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Authors: Rowena Cory Daniells

King Breaker

BOOK: King Breaker
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Praise for Rowena Cory Daniells

 

“A fast moving, gripping fantasy.”

Fantasy Book Critic
on
The King’s Bastard

 

“Rowena Cory Daniells has a splendidly devious way with plotting.”

SFX

 

“It’s a story of kings and queens, beasts and warriors, magic and religion. If you like any of the aformentioned things, then you’ll probably join me in loving this book.”

Den of Geek
on
The Chronicles of King Rolen’s Kin

 


The King’s Bastard
is a cracking read and the pace never lets up.”

Geek Syndicate

 

“Royal intrigue, court politics and outlawed magic make for an exciting adventure.”

Gail Z. Martin, author of
The Chronicles of The Necromancer
, on
The Chronicles of King Rolen’s Kin

 

“Pacy and full of action and intrigue.”

Trudi Canavan, author of
The Black Magician
trilogy, on
The Chronicles of King Rolen’s Kin

 


The King’s Bastard
is a fabulous, rollicking, High Fantasy adventure that will keep you up at night, desperate to find out what happens next.”

Jennifer Fallon, author of
The Demon Child
trilogy

 

Also by Rowena Cory Daniells

 

The Outcast Chronicles

Besieged

Exile

Sanctuary

 

The Chronicles of King Rolen’s Kin

The King’s Bastard

The Uncrowned King

The Usurper

The King’s Man (
ebook
)

King Breaker

 

Rowena Cory Daniells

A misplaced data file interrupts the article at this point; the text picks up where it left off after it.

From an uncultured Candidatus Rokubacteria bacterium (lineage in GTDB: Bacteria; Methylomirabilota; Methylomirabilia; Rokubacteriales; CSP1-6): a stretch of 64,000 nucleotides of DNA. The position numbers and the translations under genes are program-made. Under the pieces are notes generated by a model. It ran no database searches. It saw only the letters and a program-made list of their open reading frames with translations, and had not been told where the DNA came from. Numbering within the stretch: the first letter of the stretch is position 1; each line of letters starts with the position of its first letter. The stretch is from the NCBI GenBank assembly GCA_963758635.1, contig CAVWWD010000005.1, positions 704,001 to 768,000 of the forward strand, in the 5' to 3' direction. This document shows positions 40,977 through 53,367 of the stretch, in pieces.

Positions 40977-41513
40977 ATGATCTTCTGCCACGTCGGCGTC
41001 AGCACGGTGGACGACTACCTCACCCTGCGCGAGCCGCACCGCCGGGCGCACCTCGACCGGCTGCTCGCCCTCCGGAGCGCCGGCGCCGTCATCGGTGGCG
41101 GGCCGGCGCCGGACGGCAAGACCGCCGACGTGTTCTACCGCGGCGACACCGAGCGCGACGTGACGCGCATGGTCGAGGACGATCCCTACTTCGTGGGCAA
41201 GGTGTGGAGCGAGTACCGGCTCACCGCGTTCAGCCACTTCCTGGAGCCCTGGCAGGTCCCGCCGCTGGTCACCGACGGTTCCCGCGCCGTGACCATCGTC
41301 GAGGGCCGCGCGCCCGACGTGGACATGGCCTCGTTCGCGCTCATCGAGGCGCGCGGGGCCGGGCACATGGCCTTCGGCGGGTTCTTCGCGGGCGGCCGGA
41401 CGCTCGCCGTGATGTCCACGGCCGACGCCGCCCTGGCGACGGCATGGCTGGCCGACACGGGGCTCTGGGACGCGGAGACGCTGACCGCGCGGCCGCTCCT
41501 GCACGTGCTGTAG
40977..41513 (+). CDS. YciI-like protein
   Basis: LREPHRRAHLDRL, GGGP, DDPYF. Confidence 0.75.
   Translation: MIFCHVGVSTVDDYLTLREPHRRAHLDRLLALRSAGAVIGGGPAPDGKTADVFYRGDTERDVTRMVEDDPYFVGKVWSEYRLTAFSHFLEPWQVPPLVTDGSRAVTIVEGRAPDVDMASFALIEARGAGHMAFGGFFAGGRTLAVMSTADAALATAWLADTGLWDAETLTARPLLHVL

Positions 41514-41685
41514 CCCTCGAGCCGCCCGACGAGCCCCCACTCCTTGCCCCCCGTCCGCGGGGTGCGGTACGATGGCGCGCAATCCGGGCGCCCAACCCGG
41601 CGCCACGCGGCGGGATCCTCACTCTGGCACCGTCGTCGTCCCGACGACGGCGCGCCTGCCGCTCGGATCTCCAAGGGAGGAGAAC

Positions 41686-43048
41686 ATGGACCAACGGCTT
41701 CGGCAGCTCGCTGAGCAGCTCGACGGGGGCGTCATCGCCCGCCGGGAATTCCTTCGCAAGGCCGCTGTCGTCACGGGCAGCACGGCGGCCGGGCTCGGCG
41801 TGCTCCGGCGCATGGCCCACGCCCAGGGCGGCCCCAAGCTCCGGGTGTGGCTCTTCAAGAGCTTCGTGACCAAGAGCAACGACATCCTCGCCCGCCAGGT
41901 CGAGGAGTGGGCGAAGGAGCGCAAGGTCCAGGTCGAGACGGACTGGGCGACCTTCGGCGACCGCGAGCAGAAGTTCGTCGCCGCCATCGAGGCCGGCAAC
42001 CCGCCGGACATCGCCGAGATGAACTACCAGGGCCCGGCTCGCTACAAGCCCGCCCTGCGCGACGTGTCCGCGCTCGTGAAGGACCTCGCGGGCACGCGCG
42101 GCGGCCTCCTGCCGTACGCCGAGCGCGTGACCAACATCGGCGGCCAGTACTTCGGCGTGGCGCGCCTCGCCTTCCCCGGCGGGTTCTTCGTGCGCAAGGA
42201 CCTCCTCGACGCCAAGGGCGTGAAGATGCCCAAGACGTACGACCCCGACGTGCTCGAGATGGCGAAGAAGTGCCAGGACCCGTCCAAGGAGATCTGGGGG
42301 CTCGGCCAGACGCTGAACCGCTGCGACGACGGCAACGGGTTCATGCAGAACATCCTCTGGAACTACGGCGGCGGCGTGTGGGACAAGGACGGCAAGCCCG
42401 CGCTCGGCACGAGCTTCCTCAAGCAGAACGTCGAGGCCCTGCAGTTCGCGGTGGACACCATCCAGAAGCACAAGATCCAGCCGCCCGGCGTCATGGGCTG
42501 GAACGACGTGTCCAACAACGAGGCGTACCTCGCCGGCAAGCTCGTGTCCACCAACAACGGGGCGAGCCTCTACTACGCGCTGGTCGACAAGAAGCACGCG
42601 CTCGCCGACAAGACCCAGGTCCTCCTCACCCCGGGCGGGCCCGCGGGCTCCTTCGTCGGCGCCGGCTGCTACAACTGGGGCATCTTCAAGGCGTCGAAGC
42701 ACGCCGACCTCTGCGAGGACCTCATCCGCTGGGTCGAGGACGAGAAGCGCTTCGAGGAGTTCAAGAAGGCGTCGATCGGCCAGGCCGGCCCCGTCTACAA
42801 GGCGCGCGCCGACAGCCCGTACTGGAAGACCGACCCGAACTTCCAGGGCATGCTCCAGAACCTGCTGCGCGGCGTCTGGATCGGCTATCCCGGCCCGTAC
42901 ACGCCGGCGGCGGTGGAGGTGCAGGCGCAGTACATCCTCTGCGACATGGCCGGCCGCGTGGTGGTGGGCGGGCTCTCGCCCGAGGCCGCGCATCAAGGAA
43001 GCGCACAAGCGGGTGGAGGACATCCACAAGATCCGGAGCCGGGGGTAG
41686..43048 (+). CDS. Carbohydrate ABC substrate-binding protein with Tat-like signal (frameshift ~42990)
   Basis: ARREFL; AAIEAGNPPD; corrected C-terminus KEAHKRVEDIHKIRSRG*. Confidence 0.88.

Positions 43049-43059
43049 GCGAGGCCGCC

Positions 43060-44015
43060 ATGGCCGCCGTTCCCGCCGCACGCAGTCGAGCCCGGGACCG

KING BREAKER

The Stunning Conclusion to

The Chronicles of King Rolen’s Kin

 

 

 

First published 2013 by Solaris

an imprint of Rebellion Publishing Ltd,

Riverside House, Osney Mead,

Oxford, OX2 0ES, UK

www.solarisbooks.com

 

ISBN: (epub) 978-1-84997-642-8

ISBN: (mobi) 978-1-84997-643-5

 

Copyright © Rowena Cory Daniells 2013

 

Cover Art by Clint Langley

 

Maps by Rowena Cory Daniells and Luke Preece

 

The right of the author to be identified as the author of this work has been asserted in accordance with the Copyright, Designs and Patents Act 1988.

All rights reserved. No part of this publication may be reproduced, stored in a retrieval system, or transmitted, in any form or by any means, electronic, mechanical, photocopying, recording or otherwise, without the prior permission of he copyright owners.

 

This is a work of fiction. All the characters and events portrayed in this book are fictional, and any resemblance to real people or incidents is purely coincidental.

 

 

Chapter One

 

 

B
YREN CLIMBED THE
steps to the ship’s reardeck.

‘Just as well you shaved.’ Orrade greeted him with a grin. ‘You were beginning to look like an Utland raider.’

Byren rubbed his jaw. For the first three days of the voyage home, he’d been feverish, and Orrade hadn’t left his side. Now, with the morning sun on his face, he felt more like himself, although his knees were still a bit weak. ‘Hate being sick. Hate feeling helpless.’

‘You’d been beaten and starved, and were awaiting execution, yet you still found the strength to swing a sword when we freed you. You’re lucky you had nothing worse than a fever.’ Orrade glanced to the helmsman, then leant closer. ‘You might have recovered sooner, if you’d had an ulfr pack for company.’

Byren shook his head. Smarter and bigger than ordinary wolves, ulfrs were god-touched Affinity beasts. His father had always hated Affinity, and Byren had grown up seeing those afflicted with Affinity sent to the abbeys, or banished. When his youngest brother, Fyn, had been sent to Halcyon Abbey, it had broken his mother’s heart. Since King Rolen’s death, Byren had learnt that Affinity was a tool and, like any tool, could be a weapon in the wrong hands. He grimaced. ‘I don’t have Affinity.’

‘No, but you have something. Those ulfrs—’